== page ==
Questioning Why Birds Migrate

 

Why do birds migrate? The popular view holds it is due to weather; birds leave nesting grounds to avoid winter weather, returning when the weather improves.  John Rappole has studied migrating birds for 50 years. He believes birds leave ancestral homes in the tropics to exploit plentiful resources in their northern range.

Migration Mysteries: Adventures, Disasters, and Epiphanies in a Life with Birds, by John H. Rappole, explains this conclusion. It also explores Rappole’s career as a research scientist from the 1970s through the present.

Migration Mysteries was written for the general public, more approachable than his highly technical and theoretical Bird Migrations: A New Understanding. Migration Mysteries is as much a memoir as a book about migrating birds. Rappole explains his research that led to his bird migration conclusions, while providing a lively account of his research career.

His career is atypical. He fell in love with field biology during a 1966 study involving birds while a pre-med student at Colgate. It convinced him to become a field biologist, not a doctor. Despite an interruption for military service during Vietnam, and a rocky academic career, he achieved this dream by the 1970s.

Early graduate research involved trips to Mexico, studying the winter grounds of migrating songbirds. This research yielded a remarkable observation. Migrating birds were expected to be transients, flitting through their southern range like tourists.  He found indications they had established territories, which they defended as firmly as they did their northern nesting areas. They had summer homes and winter homes.

Rappole expanded on that epiphany over his career. His research convinced him that migration allowed birds to exploit unused resources in northern territories. They flew north for the summer, returning home in the winter. Moreover, rather than having fixed ranges, they moved into new territories as climate changed. Migration made them more able to survive change, not less.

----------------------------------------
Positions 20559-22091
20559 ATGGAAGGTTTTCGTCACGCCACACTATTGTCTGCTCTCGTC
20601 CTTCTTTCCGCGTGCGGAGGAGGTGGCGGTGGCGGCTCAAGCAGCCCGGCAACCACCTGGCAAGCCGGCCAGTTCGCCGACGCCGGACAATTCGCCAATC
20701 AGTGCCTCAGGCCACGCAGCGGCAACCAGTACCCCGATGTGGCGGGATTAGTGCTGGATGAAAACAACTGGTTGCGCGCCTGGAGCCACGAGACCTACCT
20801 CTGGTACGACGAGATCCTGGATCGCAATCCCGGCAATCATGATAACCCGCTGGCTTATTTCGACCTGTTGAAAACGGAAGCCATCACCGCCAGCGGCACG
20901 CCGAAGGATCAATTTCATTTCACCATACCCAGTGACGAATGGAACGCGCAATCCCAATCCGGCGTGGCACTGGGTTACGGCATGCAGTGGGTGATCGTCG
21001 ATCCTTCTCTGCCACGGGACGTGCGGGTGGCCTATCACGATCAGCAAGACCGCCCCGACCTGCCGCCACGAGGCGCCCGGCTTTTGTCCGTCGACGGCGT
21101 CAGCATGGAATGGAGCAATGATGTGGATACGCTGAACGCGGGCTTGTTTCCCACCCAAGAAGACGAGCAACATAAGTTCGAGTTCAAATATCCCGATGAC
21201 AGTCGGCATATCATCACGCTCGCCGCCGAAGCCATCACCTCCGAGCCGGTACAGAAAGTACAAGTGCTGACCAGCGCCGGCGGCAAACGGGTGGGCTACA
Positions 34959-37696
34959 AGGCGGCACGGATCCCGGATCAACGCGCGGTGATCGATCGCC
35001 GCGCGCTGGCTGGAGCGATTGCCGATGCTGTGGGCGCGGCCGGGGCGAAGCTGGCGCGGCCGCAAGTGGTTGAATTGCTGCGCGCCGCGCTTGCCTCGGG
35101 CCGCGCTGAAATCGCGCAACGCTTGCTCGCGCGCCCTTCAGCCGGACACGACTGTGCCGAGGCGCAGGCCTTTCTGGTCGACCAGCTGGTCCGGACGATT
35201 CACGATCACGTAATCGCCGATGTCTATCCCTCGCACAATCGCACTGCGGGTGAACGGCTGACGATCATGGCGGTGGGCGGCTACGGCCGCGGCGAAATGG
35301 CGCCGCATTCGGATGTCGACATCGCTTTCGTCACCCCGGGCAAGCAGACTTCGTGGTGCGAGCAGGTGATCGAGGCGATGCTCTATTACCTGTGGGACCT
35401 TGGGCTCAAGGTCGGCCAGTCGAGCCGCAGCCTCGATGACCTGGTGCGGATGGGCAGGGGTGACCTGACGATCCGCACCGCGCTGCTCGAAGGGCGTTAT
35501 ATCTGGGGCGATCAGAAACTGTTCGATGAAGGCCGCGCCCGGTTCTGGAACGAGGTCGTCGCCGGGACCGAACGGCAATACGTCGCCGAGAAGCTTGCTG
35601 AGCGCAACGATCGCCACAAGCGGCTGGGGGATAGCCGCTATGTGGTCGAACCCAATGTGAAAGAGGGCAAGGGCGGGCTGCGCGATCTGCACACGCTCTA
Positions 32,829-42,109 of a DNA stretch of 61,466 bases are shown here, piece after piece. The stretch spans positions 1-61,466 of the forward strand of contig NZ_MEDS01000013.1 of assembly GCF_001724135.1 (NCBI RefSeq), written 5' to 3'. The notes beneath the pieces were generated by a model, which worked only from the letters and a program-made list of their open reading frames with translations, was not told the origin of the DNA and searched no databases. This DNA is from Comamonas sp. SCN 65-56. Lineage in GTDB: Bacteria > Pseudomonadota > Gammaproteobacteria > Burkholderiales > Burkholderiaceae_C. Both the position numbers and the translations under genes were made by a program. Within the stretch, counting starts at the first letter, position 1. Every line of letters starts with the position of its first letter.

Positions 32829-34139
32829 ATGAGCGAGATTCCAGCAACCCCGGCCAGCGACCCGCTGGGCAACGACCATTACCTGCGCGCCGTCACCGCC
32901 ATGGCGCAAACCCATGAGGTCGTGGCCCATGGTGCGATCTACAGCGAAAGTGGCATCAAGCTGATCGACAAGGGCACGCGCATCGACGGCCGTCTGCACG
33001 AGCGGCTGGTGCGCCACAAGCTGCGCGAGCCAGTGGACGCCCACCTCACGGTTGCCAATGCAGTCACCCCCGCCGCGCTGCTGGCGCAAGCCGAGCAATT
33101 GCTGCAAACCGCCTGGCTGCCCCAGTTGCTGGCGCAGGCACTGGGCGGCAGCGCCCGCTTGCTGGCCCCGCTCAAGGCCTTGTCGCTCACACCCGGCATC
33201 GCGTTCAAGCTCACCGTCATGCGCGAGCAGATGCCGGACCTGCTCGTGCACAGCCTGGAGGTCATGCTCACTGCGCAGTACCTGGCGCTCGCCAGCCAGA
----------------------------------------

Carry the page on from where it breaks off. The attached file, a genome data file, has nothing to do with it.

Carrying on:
His conclusions may irritate both sides of today’s climate debate. He views climate change as a natural phenomenon. Ice ages occurred without human intervention. Simultaneously he deplores the effects of overexploitation of natural environments. Tropical deforestation threatens species extinction, especially migratory birds.

Migration Mysteries is delightful on several levels. It is a fascinating and easily grasped book about the role environment plays in nature. It shows how species adapt to change. It is also a fascinating personal account. It provides insights into what a career as a research scientist entails.

“Migration Mysteries: Adventures, Disasters, and Epiphanies in a Life with Birds,” by John H. Rappole, Texas A&M University Press, February, 2024, 400 pages $42.00 (hardcover)

This review was written by Mark Lardas, who writes at Ricochet as Seawriter. Mark Lardas, an engineer, freelance writer, historian, and model-maker, lives in League City, TX. His website is marklardas.com.

Published in Science & Technology
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  1. Randy Weivoda Moderator
    Randy Weivoda
    @RandyWeivoda

    Seawriter: His research convinced him that migration allowed birds to exploit unused resources in northern territories. They flew north for the summer, returning home in the winter.

    The original Bracero Program.

    • #1
  2. Saint Augustine Member
    Saint Augustine
    @SaintAugustine

    What about coconuts? Does he explain how they grip them, how they maintain airspeed velocity, and how they manage the weight ratios?

    • #2
  3. Seawriter Contributor
    Seawriter
    @Seawriter

    Saint Augustine (View Comment):

    What about coconuts? Does he explain how they grip them, how they maintain airspeed velocity, and how they manage the weight ratios?

    Those are African or European swallows. As Rappole points out Old World and New World field biologists study different  birds.

    • #3
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